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'Veronica Mars' And The Bad Caterpillar Theory

In the movie, Veronica Mars (Kristen Bell) is a recent law school grad living in New York when an old flame — Logan Echolls — calls her back to her home town of Neptune, Calif.
Robert Voets
Courtesy of Warner Bros. Entertainment
In the movie, Veronica Mars (Kristen Bell) is a recent law school grad living in New York when an old flame — Logan Echolls — calls her back to her home town of Neptune, Calif.

[CAUTION: Contains information about both show and movie. Be warned.]

The story of the Veronica Mars movie has already become the insta-cook version of a legend: creator and star band together for Kickstarter campaign to add chapter to cult series, fans rally, movie gets made.

Does it really matter whether it's a good movie? Maybe not. Maybe wondering whether it's good is the equivalent of critiquing a bobblehead handed out at Comic-Con: it's supposed to make people who loved something nostalgically happy; if it makes them happy, who cares?

That's a largely fine way to evaluate this particular project: as a novelty. It's not very substantive, but for people who have missed the snappy dialogue and the colorful folks of Neptune, it's fun. Veronica's dialogue is as caustic as ever, and it has a class-reunion feel to its class-reunion plot that's sort of true to real life: it's neat just to see what everybody has been up to. (Speaking for myself, I enjoyed it a lot while I watched it, as long as I didn't think about it very hard.)

But perhaps because this was created for fans — the most literal fan service ever — the story unfortunately gets the entirety of its emotional pull from the relationship between Veronica and Logan Echolls, the guy she initially knew as a violent, jealous, arrogant bully and later learned was — wait for it — just a wounded soul who could be healed by love.

This is true to a longstanding myth you might call the Bad Caterpillar Theory. The Bad Caterpillar Theory holds that when you see a young man (and sometimes, less often, a young woman) who is mean, jealous, possessive, violent, angry, emotionally unavailable, or constantly in trouble, you should think of that person as a Bad Caterpillar. And you should remember, always, that inside the Bad Caterpillar is a beautiful Extra-Special Butterfly who will emerge later. Meanwhile, inside every Good Caterpillar is a boring Drone Butterfly who just isn't exciting.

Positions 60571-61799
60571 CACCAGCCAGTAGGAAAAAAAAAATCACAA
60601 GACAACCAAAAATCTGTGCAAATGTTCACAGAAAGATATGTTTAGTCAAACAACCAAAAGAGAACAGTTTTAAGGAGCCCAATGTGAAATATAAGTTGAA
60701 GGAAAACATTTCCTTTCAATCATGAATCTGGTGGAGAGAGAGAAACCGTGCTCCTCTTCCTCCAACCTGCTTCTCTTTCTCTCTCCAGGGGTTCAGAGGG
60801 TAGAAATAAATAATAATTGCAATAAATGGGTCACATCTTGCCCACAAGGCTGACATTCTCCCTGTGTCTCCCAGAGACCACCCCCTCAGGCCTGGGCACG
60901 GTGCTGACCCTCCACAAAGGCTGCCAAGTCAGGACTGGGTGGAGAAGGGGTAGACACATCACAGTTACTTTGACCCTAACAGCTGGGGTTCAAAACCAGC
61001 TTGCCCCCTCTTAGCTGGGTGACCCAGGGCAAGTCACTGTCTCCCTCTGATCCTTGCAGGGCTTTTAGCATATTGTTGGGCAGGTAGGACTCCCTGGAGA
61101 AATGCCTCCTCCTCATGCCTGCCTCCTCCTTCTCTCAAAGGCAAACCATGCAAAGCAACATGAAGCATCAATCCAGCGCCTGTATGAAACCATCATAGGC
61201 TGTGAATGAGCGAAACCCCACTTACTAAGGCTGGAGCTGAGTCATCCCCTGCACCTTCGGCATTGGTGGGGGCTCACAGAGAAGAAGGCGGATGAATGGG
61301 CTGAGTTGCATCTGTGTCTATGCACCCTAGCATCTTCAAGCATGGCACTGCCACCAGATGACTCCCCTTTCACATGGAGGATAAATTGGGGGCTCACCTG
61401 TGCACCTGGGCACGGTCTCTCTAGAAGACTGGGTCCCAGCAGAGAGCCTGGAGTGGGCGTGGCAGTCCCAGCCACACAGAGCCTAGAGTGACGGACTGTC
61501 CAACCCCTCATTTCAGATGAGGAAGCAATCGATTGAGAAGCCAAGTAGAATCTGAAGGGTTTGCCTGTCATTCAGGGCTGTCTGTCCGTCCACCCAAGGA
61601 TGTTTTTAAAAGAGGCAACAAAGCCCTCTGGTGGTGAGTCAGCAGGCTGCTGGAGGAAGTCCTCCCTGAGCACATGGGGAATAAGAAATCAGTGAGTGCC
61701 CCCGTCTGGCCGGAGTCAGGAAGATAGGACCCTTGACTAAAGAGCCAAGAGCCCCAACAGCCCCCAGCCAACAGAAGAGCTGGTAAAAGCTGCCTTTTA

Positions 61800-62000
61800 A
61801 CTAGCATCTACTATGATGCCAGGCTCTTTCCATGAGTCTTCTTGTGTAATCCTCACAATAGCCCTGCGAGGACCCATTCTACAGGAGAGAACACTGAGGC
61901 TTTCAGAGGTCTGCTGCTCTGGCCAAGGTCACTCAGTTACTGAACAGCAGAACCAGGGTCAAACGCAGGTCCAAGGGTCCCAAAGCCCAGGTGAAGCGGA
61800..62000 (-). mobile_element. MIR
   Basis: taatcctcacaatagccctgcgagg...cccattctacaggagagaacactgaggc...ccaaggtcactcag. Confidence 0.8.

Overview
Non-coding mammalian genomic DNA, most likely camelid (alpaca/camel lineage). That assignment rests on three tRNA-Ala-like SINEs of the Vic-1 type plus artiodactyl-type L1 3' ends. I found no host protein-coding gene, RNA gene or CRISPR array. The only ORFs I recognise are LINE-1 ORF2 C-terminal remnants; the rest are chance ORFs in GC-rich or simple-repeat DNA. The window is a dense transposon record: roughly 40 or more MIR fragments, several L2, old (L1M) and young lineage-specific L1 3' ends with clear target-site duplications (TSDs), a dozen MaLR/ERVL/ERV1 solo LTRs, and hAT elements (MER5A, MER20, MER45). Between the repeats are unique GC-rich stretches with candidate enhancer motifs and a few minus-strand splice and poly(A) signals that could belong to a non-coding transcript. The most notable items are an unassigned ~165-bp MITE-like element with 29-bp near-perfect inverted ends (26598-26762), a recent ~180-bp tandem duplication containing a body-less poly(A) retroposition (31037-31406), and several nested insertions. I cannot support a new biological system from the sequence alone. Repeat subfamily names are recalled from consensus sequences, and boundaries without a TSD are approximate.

The Veronica Mars mythology has set up Logan as the Bad Caterpillar and Piz as the Good Caterpillar, and it has rattled off every cliche that stories like this always contain:

1. Her father doesn't approve of Bad Caterpillar.

2. Her friends don't understand Bad Caterpillar and keep telling her he's no good for her.

3. Bad Caterpillar is frequently in trouble and needs her to save him, which she does with her loyalty and willingness to sacrifice. She also sometimes needs him to save her, which he does by hitting people and doing things that are illegal.

4. Bad Caterpillar's most unpleasant behavior, he only engaged in because he loved someone so much.

By the time the movie starts, Logan has emerged as the Butterfly to a degree that's almost comical. He no longer has any flaws whatsoever; he shows up in Navy whites that weirdly look like they're too big for him, but the message is clear: he's all grown up. There's effectively no edge left to the character at all, and although the movie co-opts the language of addiction and recovery to have Veronica talk about the relationship as an addiction, there's no indication that any of it is actually bad for her or that she's even legitimately conflicted about it. He's transparently innocent of the crime she's trying to get him off the hook for, he's in the Navy ... he's basically been transformed into a cartoon prince.

At last, her patience, her faith, her unwillingness to give up has paid off. The Butterfly has arrived.